Evacuations (including non-combatant evacuation operations (NEOs) supported by the Department of Defense) will be considered only if there is a breakdown in civil order that cannot be contained by local authorities and that further threatens the lives of Americans in a particular country. Even then, such evacuation operations may not be possible or advisable based on other concerns. Note that, if the U.S. Government does coordinate an evacuation operation, private U.S. citizens may be required to find their own transportation to the departure point. Note also that private U.S. citizens are required to reimburse the USG for all costs of their evacuation.
Once commercial transportation options become unavailable, American citizens who are still overseas will likely need to remain there during at least the first wave of the pandemic. U.S. citizens should prepare now for such an eventuality, since there is no reliable way to predict if, or how rapidly, commercial transportation would be disrupted. Information on how to prepare is contained in the flyer “Options During a Pandemic,” which urges that U.S. citizens maintain adequate provisions (e.g., food, drinkable water, medications, etc.) for a pandemic wave or waves that could last from two to twelve weeks.
Due to legal restrictions, the U.S. Department of State cannot provide U.S. citizens with supplies, medications, or medical treatment. Therefore, you should carefully weigh the risks of remaining in country versus the risks of traveling, keeping in mind the potential benefits of returning to the United States. For example, returning to the United States could provide you with greater access to antiviral medications, respirators, face masks, and pandemic vaccine. Traveling could also increase the potential for exposure to the virus and for being stranded in a third country if flights are diverted or cancelled.
If you remain abroad, U.S. Government assistance to you may be limited by conditions, but, if possible, will include communicating with family and friends on your behalf, monitoring quarantine/detention conditions as permitted by local health authorities, arranging for transfers of funds or granting temporary subsistence loans, and providing information regarding the availability of medical care (you will have to pay for this care yourself). You should be aware that the U.S. Government cannot demand your immediate release if you are detained or quarantined abroad in accordance with public health and legal authorities.
A different influenza than H1N1 novel influenza, the H5N1 avian influenza is still a cause for concern. Countries continue to report outbreaks of avian influenza A (H5N1), commonly referred to as "bird flu," in their domestic bird populations. The infection is now endemic in wild bird populations. In addition, countries have reported, on a very limited basis, H5N1 infections in other wild and domestic animals. A small number of confirmed cases of H5N1 among humans have been reported, and approximately 60% of these have resulted in death. More information is available on the WHO website. Please refer to that website for the most current information on countries affected by H5N1 and the number of confirmed human cases and deaths.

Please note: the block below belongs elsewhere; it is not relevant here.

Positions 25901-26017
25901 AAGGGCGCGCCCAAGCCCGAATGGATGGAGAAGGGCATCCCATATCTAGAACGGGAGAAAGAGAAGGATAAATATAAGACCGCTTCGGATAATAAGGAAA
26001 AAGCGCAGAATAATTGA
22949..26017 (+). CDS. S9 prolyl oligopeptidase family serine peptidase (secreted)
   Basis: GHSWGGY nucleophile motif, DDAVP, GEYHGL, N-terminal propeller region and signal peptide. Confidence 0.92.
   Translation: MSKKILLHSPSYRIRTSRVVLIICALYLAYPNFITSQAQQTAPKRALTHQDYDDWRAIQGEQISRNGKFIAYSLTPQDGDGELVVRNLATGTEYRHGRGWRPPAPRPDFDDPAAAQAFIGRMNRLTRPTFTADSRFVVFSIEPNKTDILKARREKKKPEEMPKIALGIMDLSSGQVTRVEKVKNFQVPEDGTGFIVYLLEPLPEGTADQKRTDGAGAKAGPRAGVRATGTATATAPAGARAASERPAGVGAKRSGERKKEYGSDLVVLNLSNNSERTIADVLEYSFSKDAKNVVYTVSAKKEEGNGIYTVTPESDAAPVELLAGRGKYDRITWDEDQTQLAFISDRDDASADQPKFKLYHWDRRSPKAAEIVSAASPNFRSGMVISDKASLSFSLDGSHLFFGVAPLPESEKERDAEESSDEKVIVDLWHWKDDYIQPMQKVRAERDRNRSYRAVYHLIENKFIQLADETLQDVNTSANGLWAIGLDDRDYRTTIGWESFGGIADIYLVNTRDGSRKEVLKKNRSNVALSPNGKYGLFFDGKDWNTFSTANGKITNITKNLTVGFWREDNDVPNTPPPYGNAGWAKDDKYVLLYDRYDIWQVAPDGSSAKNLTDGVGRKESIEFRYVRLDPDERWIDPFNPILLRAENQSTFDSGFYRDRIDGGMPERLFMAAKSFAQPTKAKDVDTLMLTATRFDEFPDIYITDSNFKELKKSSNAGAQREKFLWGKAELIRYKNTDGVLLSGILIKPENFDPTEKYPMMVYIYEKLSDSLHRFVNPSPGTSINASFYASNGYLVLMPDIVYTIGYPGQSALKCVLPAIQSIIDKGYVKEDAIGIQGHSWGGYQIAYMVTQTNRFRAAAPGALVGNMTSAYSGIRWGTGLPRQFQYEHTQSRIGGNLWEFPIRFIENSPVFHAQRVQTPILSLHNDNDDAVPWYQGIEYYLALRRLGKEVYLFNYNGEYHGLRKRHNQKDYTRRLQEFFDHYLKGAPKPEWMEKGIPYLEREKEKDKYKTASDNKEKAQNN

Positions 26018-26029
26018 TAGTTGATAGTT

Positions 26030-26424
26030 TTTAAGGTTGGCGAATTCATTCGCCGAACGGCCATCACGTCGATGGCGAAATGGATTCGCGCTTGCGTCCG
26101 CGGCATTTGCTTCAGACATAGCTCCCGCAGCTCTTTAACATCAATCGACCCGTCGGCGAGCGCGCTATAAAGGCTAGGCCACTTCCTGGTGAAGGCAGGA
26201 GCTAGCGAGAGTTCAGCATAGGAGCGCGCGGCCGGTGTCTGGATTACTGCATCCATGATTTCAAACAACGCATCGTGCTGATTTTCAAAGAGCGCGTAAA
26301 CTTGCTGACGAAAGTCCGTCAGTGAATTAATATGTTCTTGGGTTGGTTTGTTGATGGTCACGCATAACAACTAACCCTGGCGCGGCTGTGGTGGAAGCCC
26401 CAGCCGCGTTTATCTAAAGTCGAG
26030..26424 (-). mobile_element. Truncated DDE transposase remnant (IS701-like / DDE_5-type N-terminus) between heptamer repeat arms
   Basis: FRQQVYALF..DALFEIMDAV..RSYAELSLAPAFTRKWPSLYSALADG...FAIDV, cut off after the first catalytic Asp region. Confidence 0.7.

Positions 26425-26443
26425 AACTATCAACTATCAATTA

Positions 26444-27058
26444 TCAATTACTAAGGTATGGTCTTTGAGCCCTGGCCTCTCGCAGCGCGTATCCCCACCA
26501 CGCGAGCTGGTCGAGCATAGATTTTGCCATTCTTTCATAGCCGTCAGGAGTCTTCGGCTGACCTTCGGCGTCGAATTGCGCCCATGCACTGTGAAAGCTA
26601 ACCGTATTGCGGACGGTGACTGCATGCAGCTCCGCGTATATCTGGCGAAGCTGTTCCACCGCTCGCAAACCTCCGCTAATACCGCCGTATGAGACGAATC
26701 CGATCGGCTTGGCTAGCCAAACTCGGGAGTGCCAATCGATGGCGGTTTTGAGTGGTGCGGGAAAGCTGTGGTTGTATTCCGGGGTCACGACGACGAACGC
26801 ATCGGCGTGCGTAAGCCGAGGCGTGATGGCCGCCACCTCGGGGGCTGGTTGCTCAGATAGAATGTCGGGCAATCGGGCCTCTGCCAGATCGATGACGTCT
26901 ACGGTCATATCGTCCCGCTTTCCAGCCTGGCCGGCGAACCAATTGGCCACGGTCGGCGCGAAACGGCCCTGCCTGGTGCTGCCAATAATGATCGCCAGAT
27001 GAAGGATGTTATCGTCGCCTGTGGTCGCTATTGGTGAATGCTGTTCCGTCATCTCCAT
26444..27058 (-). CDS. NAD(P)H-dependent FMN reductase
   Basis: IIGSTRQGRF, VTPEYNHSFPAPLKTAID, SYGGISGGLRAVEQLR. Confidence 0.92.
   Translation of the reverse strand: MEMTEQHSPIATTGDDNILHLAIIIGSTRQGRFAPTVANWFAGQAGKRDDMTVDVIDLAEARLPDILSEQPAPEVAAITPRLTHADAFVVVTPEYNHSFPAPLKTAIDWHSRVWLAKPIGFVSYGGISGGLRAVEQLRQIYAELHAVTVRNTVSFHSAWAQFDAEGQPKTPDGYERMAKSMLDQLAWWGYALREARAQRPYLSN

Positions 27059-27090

The vast majority of reported human infections have resulted from direct contact with avian influenza A (H5N1)-infected poultry. Although there is evidence to suggest very limited human-to-human transmission, primarily in family groups involving close exposure to a critically ill member, there is no evidence to suggest the virus can be easily transmitted from human-to-human in a sustained manner at the present time. However, HHS/CDC, the WHO, and the U.S. Department of State are concerned about the potential for this virus to adapt or mutate into a strain that could cause a severe, highly lethal influenza pandemic.
HHS/CDC advises, if you travel to or live in countries affected by H5N1 influenza, to avoid poultry farms, contact with animals in live food markets, contact with surfaces that appear to be contaminated with feces or fluids from poultry or other animals, and consumption of poultry and eggs that are not thoroughly cooked. If you travel to or live in countries affected by H5N1 influenza, you should consider the potential risks of remaining abroad and should keep up to date on the latest medical guidance in the country you are in (or will travel to) so you can make appropriate plans. Specific information relating to H5N1 influenza, including preventive measures, is available at the HHS/CDC website. Additional information on H5N1 influenza is available at the WHO website.
Quarantines can quickly be established. Some countries have restricted (and often prevented) movement into and out of areas where H5N1 outbreaks occurred in poultry within 24 hours. If the virus evolves into a form that can be easily and repeatedly transmitted from human to human, governments may respond by imposing public health measures that restrict domestic and international movement. This will limit the U.S. Government's ability to assist you in these countries. During a pandemic, such measures may be implemented very quickly.